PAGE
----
Homes and human lives are better protected that way, but Pine Barrens savanna habitats have dwindled as a result, leaving fewer individuals of rare savanna plants and the animals that depend on them.

These animals include red-headed woodpeckers, bluebirds, bobwhites, various moths, butterflies like the frosted elfin and arogos skipper, and scores of rare wildflowers.

The New Jersey Forest Fire Service also intentionally burns thousands of acres in the Pine Barrens each year.

These prescribed burns are controlled fires that enhance human safety by reducing potential fuel sources on the ground. They can also benefit ecological processes and biodiversity when certain methods are used.

Five years ago, a quite hot prescribed burn was conducted on 1,800 acres of New Jersey Conservation Foundation’s Franklin Parker Preserve in the Pine Barrens, which surrounds the village of Chatsworth.

The forest looked charred and desolate in the immediate aftermath, but no damage was done to the ecosystem.

Within months, pitch pines sprouted new branches, blackjack and scrub oaks sent out healthy new shoots, and huckleberries and ferns re-emerged.

A multitude of other Pine Barrens plants also benefited from increased sunlight and enriched soil, including turkey beard, sedges and little bluestem.

One pleasant surprise was the emergence of previously undocumented populations of Pine Barrens gentian, a beautiful, globally rare native flower that blooms in rich shades of blue and purple. The gentians had likely gone semi-dormant years earlier due to lack of sunlight and nutrients, but blossomed in the fire-altered conditions.

Wildfires like the recent one in Wharton State Forest – which is believed to have been started by an illegal campfire – are always a concern because of the potential risk to human lives and property, and potential harm to Atlantic White Cedar swamps which do not rebound from wildfires like the other fire-adapted forest types.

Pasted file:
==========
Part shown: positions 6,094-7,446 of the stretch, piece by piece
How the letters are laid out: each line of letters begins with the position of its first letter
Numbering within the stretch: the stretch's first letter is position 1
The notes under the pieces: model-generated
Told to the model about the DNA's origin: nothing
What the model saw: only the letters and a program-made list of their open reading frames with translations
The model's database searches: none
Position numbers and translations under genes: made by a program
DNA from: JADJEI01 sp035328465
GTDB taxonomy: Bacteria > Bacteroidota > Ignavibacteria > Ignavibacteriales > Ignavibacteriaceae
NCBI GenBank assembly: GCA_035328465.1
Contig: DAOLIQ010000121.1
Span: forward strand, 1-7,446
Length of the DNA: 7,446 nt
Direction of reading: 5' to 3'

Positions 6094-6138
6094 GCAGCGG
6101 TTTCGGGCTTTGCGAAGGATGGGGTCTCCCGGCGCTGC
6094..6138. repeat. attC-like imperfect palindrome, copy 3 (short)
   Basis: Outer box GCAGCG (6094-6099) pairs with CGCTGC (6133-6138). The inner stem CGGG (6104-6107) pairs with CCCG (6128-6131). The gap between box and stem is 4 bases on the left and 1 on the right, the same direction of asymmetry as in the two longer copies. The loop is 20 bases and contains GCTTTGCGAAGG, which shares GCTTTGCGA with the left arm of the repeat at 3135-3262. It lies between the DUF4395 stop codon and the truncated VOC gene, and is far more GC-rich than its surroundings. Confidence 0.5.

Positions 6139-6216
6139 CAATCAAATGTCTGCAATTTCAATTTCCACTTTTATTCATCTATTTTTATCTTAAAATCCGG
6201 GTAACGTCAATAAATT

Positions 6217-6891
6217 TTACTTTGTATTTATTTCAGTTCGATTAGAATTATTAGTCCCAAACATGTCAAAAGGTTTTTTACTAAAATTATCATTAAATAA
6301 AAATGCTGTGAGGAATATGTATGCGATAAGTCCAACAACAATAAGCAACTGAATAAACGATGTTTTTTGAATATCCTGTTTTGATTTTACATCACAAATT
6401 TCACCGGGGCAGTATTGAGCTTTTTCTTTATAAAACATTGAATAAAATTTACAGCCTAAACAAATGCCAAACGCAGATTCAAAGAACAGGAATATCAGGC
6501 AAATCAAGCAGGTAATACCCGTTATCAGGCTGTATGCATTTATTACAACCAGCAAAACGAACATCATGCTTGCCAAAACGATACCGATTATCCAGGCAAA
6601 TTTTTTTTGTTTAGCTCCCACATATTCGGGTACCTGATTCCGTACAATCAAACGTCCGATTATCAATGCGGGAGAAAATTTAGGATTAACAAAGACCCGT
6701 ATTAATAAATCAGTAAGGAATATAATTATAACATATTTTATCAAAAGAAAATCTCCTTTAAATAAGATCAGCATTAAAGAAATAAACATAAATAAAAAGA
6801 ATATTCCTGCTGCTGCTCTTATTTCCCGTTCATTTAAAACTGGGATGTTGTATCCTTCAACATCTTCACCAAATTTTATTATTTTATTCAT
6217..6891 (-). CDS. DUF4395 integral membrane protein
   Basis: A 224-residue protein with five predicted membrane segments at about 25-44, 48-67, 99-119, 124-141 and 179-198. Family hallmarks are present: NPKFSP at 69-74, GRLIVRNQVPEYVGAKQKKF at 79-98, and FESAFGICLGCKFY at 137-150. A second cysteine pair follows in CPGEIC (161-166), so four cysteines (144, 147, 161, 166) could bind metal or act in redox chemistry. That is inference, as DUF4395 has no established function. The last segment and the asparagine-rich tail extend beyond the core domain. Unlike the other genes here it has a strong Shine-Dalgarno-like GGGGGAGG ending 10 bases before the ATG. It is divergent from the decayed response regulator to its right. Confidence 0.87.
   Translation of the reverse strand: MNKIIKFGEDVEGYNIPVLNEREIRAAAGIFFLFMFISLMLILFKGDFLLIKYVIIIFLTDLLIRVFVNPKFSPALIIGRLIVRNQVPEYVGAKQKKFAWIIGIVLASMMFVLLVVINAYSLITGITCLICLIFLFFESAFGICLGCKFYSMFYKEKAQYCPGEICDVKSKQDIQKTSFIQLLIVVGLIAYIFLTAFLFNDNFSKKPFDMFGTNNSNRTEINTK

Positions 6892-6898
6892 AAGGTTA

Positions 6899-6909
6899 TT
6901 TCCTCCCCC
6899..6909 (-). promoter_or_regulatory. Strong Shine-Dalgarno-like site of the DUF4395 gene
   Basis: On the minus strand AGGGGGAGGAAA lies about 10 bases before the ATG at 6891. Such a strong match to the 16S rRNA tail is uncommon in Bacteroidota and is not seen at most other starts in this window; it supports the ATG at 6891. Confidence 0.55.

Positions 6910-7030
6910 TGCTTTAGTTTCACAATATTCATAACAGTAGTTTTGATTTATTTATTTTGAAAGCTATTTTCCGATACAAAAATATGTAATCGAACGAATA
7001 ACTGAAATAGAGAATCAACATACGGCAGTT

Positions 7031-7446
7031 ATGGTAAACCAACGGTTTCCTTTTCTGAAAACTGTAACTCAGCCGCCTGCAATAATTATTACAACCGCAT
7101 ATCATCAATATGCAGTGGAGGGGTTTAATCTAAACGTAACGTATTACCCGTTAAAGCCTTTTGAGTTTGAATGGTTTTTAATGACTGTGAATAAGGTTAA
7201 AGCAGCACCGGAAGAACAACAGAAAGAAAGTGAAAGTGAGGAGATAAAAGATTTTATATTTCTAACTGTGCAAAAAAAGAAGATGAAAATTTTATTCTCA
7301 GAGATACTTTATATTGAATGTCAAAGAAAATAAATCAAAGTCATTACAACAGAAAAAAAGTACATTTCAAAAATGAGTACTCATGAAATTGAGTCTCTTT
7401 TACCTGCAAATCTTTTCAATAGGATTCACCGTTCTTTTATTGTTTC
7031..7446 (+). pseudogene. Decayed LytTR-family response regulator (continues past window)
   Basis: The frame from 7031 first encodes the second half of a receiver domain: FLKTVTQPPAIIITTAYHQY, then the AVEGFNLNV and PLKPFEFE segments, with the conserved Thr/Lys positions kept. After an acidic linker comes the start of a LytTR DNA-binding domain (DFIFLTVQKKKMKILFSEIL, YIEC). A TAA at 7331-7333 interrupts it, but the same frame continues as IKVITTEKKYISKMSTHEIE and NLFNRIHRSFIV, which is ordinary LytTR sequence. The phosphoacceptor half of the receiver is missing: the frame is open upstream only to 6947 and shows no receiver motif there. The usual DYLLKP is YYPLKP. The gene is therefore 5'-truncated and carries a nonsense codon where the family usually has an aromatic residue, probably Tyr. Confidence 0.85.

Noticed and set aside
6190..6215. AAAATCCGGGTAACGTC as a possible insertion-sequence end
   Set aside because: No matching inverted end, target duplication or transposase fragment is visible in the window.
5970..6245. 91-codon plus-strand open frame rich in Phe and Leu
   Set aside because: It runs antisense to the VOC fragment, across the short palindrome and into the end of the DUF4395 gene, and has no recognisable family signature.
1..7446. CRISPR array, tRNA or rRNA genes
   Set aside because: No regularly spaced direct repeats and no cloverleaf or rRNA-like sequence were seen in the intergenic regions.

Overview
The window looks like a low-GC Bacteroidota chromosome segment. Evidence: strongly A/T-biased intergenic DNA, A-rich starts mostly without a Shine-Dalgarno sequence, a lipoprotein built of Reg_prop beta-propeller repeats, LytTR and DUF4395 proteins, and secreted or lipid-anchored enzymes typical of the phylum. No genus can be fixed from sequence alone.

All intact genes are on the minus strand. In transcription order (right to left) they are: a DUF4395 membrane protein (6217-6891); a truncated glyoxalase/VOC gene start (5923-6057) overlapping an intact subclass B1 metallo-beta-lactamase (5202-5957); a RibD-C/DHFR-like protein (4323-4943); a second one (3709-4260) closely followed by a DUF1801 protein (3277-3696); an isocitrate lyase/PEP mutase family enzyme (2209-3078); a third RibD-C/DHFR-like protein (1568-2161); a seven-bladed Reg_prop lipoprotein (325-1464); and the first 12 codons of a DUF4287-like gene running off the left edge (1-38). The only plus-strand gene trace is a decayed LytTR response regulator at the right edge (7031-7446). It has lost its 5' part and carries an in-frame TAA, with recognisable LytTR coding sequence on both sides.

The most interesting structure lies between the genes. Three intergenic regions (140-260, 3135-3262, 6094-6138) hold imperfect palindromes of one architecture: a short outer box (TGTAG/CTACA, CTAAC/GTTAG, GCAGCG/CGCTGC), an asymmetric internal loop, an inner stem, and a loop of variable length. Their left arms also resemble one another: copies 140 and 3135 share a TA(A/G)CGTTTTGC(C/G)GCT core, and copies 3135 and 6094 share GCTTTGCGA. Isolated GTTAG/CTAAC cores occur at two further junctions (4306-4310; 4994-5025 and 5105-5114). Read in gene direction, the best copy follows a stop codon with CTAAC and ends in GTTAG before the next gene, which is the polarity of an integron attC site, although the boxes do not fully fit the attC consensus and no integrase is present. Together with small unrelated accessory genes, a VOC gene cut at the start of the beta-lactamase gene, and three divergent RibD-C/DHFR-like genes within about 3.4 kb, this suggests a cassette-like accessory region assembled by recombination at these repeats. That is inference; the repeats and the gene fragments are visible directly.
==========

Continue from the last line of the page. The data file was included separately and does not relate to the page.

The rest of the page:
But carefully planned prescribed burns and allowing natural wildfires that do not pose a risk to burn in remote areas can help to reduce the risk of catastrophic wildfires and sustain the Pinelands ecosystem.

The charred outcome of the recent fire in Wharton State Forest is neither permanent nor catastrophic. It will take time, but the native species of the Pine Barrens will survive and thrive.

Wildfire risk is one important reason to keep permanently preserving land within the Pine Barrens.

Preservation also protects the region’s rich natural resources, rare plant and animal species, and the vast Kirkwood-Cohansey aquifer, a critical source of clean water that underlies the region.

Regional planning, specifically the Pinelands Comprehensive Management Plan, helps control sprawl and minimizes damage to property and lives by keeping development away from high-risk wildfire areas.

The plan is a national model of carefully planned growth and natural resource protection in a unique and ecologically important region, and New Jersey can be proud of protecting this special place.

To learn more about the Pine Barrens and its unique ecology, go to

Alison Mitchell is a co-executive director of the New Jersey Conservation Foundation, Far Hills.